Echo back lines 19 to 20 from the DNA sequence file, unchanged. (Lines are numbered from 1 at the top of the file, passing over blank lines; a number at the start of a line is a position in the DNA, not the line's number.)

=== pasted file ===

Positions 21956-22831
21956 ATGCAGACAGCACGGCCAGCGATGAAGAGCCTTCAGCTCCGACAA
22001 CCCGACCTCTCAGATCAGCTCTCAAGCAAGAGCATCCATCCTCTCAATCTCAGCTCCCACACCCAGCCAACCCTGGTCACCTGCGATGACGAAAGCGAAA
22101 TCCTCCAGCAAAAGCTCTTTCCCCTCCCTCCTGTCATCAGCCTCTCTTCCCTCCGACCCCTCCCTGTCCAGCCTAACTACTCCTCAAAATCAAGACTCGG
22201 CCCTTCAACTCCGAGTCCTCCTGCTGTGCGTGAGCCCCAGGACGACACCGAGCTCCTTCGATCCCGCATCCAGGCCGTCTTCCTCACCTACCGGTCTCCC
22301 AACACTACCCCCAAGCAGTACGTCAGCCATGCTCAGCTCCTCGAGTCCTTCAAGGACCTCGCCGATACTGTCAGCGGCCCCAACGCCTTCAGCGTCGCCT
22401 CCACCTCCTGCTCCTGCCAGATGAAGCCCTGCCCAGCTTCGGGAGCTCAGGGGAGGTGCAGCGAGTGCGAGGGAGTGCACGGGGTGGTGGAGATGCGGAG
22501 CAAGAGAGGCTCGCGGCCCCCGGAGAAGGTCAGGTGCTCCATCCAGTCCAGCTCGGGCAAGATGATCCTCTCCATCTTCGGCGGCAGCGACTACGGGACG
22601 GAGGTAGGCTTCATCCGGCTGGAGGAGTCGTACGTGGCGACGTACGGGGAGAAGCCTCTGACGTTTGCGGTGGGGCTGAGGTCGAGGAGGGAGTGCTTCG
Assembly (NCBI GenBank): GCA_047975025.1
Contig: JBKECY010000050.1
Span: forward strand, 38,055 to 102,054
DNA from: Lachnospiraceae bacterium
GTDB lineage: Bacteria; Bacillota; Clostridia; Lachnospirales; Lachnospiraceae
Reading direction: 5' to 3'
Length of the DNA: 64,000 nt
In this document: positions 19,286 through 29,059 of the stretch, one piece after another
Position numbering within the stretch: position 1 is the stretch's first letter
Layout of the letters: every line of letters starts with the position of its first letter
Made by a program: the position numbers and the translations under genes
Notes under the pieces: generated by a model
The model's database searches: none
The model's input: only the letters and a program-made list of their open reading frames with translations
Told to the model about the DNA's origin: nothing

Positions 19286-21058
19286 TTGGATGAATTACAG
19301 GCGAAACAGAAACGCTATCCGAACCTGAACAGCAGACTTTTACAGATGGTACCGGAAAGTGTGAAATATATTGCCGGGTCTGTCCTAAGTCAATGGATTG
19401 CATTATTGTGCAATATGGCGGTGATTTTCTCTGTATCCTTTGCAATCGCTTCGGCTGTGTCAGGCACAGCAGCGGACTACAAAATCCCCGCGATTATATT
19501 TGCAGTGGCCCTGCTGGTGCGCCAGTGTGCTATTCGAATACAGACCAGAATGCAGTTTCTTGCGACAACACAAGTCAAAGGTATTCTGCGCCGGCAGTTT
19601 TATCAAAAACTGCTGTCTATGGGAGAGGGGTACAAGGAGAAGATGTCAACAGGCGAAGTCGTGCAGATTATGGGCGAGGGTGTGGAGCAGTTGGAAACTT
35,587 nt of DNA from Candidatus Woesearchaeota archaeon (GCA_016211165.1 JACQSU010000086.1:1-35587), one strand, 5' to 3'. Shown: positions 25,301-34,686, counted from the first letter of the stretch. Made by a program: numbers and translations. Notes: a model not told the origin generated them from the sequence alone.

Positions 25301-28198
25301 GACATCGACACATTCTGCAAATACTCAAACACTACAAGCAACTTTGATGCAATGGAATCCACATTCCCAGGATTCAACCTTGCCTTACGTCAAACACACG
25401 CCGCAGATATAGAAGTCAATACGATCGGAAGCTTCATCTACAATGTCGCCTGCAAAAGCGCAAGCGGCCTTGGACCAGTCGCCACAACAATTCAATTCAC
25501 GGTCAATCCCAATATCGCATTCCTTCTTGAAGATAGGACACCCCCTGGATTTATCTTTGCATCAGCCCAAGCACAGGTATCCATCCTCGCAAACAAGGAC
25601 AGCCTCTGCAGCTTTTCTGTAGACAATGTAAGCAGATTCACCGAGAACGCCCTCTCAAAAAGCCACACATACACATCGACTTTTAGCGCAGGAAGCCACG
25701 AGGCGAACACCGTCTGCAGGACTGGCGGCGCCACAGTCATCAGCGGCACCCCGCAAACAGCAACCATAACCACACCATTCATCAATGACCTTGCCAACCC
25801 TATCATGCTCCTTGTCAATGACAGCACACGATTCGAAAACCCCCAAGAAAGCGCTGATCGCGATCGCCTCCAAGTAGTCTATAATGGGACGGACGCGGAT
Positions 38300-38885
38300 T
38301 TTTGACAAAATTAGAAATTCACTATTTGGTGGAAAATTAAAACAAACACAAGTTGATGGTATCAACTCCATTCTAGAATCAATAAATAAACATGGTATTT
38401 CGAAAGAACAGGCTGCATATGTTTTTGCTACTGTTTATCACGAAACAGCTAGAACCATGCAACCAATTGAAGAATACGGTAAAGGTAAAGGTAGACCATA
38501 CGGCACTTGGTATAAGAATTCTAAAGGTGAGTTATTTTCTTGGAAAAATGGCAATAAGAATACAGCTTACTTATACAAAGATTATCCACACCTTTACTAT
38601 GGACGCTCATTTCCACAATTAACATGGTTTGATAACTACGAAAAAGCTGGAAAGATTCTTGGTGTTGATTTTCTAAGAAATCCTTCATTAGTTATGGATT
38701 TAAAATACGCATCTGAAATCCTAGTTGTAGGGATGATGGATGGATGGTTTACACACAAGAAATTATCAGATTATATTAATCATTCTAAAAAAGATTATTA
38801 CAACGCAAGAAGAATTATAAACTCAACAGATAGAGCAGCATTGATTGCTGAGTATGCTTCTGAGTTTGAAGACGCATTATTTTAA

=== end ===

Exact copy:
Layout of the letters: every line of letters starts with the position of its first letter
Made by a program: the position numbers and the translations under genes